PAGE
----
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Copywriter: Cabel.

Panic’s lost 1982 artwork. Found.

Here’s a story you’ve probably not heard before.

The Beginning

BizcardAs you probably know, in the late 70’s Panic was writing VAX/VMS automation code for the textile industry. Cotton attenuators, zipper sublimation, loom dynamics, that sort of thing. What you might not know is that, once the early 80’s arrived, Panic got hit hard with two things: unkempt mutton chops, and Pac-Man Fever.

More precisely, Atari 2600 Pac-Man Fever. Programmed by Todd Frye over the course of mere weeks, and only very generally resembling the Pac-Man arcade title we all loved at the time, the cartridge nonetheless went on to sell nearly 7 million units.

7 million.. at $30 a unit.. yes, when you’ve been charging basic consulting fees for months of mainframe code, and you’ve got a room full of bored programmers, one begins to do one’s math.

CandyBar-TV

CandyBar Proto Debug

That’s exactly what Panic’s then-CEO, Russ “Raz” Rasmussen, did.

“You could fill one of those plastic cassettes with camel spit and those kids would still snap it up like over-eager turtles!”, we were (seriously) told. The Raz had a knack for simile.

And that’s how a small team of Panic programmers went to work making a series of four long-forgotten Atari 2600 games.

Back To Square One

Electronic Games

The ad that only ran once: May 1982

I’ll be honest: the games were disasters.

Clearly “inspired” by existing Atari 2600 games, with cringe-inducing graphics (at one point, a tester confused a smiley face for a wagon wheel) and inscrutable gameplay (“Rotate joystick to fire!”, read the manual of one), the games, once thought to be the savior of the company, almost heralded its demise.

A March 1982 Electronic Games review bleakly captures the situation: “We can only hope that kids follow Nancy Reagan’s advice and ‘just say no’ to this steaming mound of [Panic Games Software].”

Almost immediately, the entire Panic Games lineup was being discounted at pennies on the dollar at every major retailer.

The rest is history. The games department was shuttered. The cartridges were never seen again (landfill?). The hot tub was sent back. And we thought that was the last of it…

A Surprising Discovery

Discovery…until now.

Cleaning out an old storage space during the move to our new offices, we were stunned: there, in front of us, were a couple of unopened cardboard boxes containing the last remaining items from this best-forgotten Panic era.

Empty, perfect-condition, never-used game boxes, and amazing heavy promotional posters once given out during a lavish CES party. All seemingly teleported straight from, and smelling a bit like, 1982.

And While This All Might Be Fiction…

the cool boxes and art posters are definitely real!

Surely one of the more esoteric Panic Art Department side-projects ever conceived: we commissioned local artist Lukas Ketner to try the impossible, and work in a lost art style that literally nobody in the world does anymore.

The concept: what if Panic was around in 1982, and our apps were early Atari 2600 games?

art-all

We were so excited by his pitch perfect, early-80’s, watercolor-and-pencil, quasi-terrifying, super-montage output, that we just had to make some stuff with it.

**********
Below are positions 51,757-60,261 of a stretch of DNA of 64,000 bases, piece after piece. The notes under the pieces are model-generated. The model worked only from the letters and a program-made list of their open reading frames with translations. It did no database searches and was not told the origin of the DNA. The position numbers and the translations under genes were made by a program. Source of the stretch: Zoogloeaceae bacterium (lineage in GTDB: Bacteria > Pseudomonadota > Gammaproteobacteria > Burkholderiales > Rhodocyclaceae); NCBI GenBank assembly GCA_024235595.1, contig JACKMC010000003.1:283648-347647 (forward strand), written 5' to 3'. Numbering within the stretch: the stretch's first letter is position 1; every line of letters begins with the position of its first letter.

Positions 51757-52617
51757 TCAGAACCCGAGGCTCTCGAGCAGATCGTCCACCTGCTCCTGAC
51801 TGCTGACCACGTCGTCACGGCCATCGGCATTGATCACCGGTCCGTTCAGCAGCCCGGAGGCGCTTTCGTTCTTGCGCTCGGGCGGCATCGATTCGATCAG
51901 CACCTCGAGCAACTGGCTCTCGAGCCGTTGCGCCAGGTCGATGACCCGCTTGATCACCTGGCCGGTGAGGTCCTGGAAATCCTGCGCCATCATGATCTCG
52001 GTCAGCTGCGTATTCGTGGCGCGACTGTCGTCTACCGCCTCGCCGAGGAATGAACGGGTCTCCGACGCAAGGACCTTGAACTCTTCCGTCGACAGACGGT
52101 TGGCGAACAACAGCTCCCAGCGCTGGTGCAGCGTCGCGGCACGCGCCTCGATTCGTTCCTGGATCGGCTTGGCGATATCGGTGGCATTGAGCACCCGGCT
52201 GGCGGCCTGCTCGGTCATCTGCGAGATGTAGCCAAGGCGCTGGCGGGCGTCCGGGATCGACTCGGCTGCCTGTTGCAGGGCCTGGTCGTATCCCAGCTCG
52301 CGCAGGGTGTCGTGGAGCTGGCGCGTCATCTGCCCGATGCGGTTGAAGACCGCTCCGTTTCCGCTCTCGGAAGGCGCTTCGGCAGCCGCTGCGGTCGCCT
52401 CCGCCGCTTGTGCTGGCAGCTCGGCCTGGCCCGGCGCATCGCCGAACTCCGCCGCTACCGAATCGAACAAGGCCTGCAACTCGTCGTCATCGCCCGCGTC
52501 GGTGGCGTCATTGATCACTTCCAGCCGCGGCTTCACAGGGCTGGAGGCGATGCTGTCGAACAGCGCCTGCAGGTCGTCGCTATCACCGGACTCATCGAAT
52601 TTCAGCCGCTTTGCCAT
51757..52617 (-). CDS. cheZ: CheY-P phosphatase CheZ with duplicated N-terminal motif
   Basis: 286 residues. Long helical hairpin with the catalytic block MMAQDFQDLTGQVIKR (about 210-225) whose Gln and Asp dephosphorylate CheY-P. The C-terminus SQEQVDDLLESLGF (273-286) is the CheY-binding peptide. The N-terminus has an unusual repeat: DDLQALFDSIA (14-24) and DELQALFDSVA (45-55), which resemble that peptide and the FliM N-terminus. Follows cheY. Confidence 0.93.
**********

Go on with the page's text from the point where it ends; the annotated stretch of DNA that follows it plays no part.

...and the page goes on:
And lo, Panic Retro Posters and Panic Retro Boxes are now for sale!

forsale-1 forsale-2

These alternate-universe, time-warped re-imaginings of our Mac apps make for great collectables. They’re incredibly detailed and perfectly crafted. And we think you’ll like them, even though we realize the intersection in the “Panic Fan” and “Atari 2600 Fan” venn diagram may be very, very small.


(No need to ask: this was an art department project. It did not slow down development of your favorite applications!)

Posted at 10:15 am 75 Comments

Paul Carroll

12/8/2009 11:44 AM

Incredible.

Whicked awesome!

Daniel Jalkut

12/8/2009 11:54 AM

In addition to having commissioned some incredible artwork here, I also applaud the concept and am impressed by how you guys seem to be really good at “keeping it fun.”

I am also really impressed with this WordPress theme you’ve gone and cooked up. Kudos to whoever is responsible.

Fernando Lins

12/8/2009 11:54 AM

This is wicked, love it!

The tissue box on the Unison guy’s desk was a nice touch.

Sebastiaan de With

12/8/2009 11:56 AM

Awesome beyond words.

Chris Cieslak

12/8/2009 11:57 AM

Here’s a question… WHY doesn’t anyone really do art in this style anymore? It’s so great. And Ketner really nailed it here, especially the CB Convoy Era stylings of Transmit.

Glenn Hoppe

12/8/2009 12:04 PM

Mind = Blown

Stuff like this is why I love you guys.

Any chance for some desktop wallpaper sized versions of that awesome artwork?

From now on I’m going to sing “Convoy” every time I launch Transmit.

Paul Souders

12/8/2009 12:23 PM

Oh I’m definitely right in the middle of that intersection. I just have to know what’s on the back of the boxes.

And I love the tissue box on the Unison poster … nice touch.

Oooh, that smug “prince” from the Checkers… grrrr.

Erik Schmidt

12/8/2009 12:28 PM

I think this may be the most awesome blog post in the history of the universe. Freakin’ amazing. GEE (Grinning Ear to Ear).

Catherine Azzarello

12/8/2009 12:29 PM

OK…I had an Atari, but not for video games–it was my first graphics computer! (I DID play Pong.)

Holy crap. This may be the most awesomely weird and unlikely thing I’ve ever seen.

Wow. You are all so beautiful.

Those are awesome! :D

Totally Rad!

Ooof. Still painful.

so great artwork… Big kudos to you!!!
I just hope that the new version of Unison will have some way to follow a thread… even a simple flag please!!
BTW, if you need a beta-tester… :-)

Manton Reece

12/8/2009 12:47 PM

I guess blogs are just like software releases: you can be first, or you can be the best. Congrats on the great design and new goods. This is an inspiration for the rest of us.

Hamranhansenhansen

12/8/2009 12:48 PM

This is great 21st century advertising.

John Lascurettes

12/8/2009 12:54 PM